Mending the Family Circle

Author: Darcie Sims

Coping with the Death of a Loved One

Once I lived the American Dream. We were a happy family, military by career and parents by choice. And with the birth of our son, our family was to have been complete…whole…two kids so no one would have to fight over a window in the back seat, two kids because I had a lot of recipes that served four. We called him Big A and he had a big sister named Allie. We were the American Dream, at least for a little while.  


And then, as it has happened to countless other families, we learned you couldn't paint a rainbow on a wall and expect it to stay. Big A died after a long battle with a malignant brain tumor. The dream came to pieces and we were shattered. No longer the American Dream, we became the American Nightmare. We were bereaved.

We entered a world we knew nothing about. We were strangers in a strange world. We needed help. We needed support. We needed someone who could speak our language, the language of grief. We stumbled into a darkness that seemed endless and we became lost in despair. We were grieving, but we didn't know how.

Others thought they knew what we should do, but no one really wanted to talk with us. So we stumbled along in the Valley of the Shadow of Death, grieving not just the death of our child, but the loss of friendships, self-esteem, and self-identity as well.  

We learned that grief is a natural and normal reaction to loss. It is a physical, emotional, psychological, and spiritual response. It is a complex process, guided by our past experiences, religious beliefs, socio-economic situations, physical health, and the circumstances of the loss. Love, anger, fear, frustration, loneliness, depression, and guilt are all a part of grief. It is important to understand, however, that grief is not a sign of weakness or a lack of faith; grief is the price we pay for love.

Grief is adapting, changing, discarding, trying on, taking off. It's a dance and just as we learn the steps, the music changes and we begin again and again and again. We discovered that grief takes far longer than anyone expects, but grief is a dynamic process, a living process with many ups and downs, peaks and valleys, stops and starts.

Grief is being numb, in shock, frozen, protected by a physiological fog that keeps the pain and intensity of reality from our minds, at first. Grief is hurt, raw physical hurt, as well as psychological, spiritual, and emotional pain. It is a terrible physical internal injury that no one sees, because we learn, early on, to hide behind the “I’m fine” mask that society demands we wear.

Grief is being angry, feeling guilty for everything, being frustrated, and feeling helpless. We live with the jagged pieces of a broken heart, not quite sure it will ever mend or that we will ever live beyond today. But we do and somehow, we struggle through the depression, the loneliness, and the fear.

We discovered that each of us grieves alone, but that you do not have to be alone in your grief. We also learned, and are still learning, that there are no time frames for grief. Each will grieve in his own way, in her own time frame. Grief may seem endless, yet it is a journey, with many stops and starts.

Grief changes as the seasons do, but grief isn’t a seasonal song. It’s a lifetime song, but it doesn't have to be a sad song forever.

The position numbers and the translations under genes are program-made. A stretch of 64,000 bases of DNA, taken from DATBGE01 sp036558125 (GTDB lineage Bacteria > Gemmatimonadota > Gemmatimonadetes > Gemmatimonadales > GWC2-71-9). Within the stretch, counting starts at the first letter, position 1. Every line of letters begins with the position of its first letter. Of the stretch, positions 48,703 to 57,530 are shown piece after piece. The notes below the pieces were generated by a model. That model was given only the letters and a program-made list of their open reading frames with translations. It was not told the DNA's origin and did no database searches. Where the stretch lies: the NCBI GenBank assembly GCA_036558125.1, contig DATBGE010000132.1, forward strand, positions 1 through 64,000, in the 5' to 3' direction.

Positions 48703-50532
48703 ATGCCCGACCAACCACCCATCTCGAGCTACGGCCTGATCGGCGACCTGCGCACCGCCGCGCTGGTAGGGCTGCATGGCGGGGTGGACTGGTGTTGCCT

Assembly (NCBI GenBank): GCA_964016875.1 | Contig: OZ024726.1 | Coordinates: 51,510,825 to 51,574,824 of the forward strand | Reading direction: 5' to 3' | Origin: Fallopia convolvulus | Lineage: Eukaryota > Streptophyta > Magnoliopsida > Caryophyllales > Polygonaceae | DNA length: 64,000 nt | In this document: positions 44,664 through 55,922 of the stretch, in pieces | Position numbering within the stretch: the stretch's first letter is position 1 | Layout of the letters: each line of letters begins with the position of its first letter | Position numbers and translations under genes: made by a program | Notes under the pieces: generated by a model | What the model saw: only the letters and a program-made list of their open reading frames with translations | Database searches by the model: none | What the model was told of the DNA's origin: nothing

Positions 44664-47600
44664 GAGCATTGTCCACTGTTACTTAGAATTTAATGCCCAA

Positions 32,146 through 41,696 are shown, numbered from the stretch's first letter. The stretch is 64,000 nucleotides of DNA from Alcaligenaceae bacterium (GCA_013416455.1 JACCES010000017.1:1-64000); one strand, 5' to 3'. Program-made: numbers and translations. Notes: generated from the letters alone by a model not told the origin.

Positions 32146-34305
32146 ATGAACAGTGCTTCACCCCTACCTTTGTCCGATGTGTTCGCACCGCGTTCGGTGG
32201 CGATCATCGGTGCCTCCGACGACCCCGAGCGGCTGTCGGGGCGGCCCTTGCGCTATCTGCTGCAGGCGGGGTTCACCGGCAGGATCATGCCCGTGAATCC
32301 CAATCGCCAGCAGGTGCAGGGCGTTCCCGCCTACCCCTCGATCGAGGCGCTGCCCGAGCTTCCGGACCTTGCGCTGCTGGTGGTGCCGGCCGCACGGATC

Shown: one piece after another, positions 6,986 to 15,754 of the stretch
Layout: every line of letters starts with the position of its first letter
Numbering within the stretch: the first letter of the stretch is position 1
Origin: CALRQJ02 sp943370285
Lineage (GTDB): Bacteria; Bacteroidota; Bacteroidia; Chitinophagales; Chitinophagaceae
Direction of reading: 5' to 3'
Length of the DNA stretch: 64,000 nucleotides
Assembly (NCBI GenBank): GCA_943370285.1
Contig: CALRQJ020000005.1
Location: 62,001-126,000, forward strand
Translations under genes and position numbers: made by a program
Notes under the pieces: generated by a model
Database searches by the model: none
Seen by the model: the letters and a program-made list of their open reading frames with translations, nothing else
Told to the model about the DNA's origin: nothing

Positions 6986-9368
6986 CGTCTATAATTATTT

We can heal from the terrible hurts of grief, but only if we allow ourselves to claim every hurt and learn to live through them, not avoid them. There are no short cuts to grief. No one can make the hurt any less. But there are things you can do to help yourself and support those who are hurting so deeply. 


  • Acknowledge the loss.
  • Embrace and own the experience and the loss—whatever you are feeling. 
  • Allow yourself to experience all the emotions of grief. 
  • Find ways to express your anger and pain in non-destructive actions. 
  • Find supports. Build a support system of compassionate listeners. 
  • Skip the self-judgment. Let the judgment of others pass through you without damage. 
  • Forgive yourself for whatever you believe you have done or not done. 
  • Work toward healing. 
  • Practice forgiving yourself for living. 
  • Concentrate on your loved one’s life, not the death. 
  • Discover the person you are now
  • Begin to release the hurt in search of hope.
  • Release the anger and the guilt. Be careful what you release. Once released, you cannot have that hurt, anger or guilt again. 
  • Never, ever, ever forget your loved one lived


Our loved ones died. We did not lose them or the love we shared. Our loved ones are still and always will be a part of us. We cannot lose that love. I will learn to weave my grief into the tapestry of my life, but I will never say good-bye or stop loving Big A.

Come with me on my journey through grief. You cannot eliminate the pain of death, but you can ease the loneliness, confusion, and despair. Come with me and know that we are all a family circle, broken by death, but mended by love. 

Darcie SimsBy Darcie D. Sims, PhD, CHT, CT, GMS: Dr. Darcie Sims is a bereaved parent and child, nationally certified thanatologist, certified pastoral bereavement specialist, and licensed psychotherapist and hypnotherapist. She is the president and cofounder of Grief, Inc., a grief consulting business, and the Director of the American Grief Academy in Seattle, Washington. Darcie is an internationally recognized speaker and writer, having authored seven books and numerous articles. She currently serves as the Director of Training and Certification for TAPS. For more information and a complete listing of her books, visit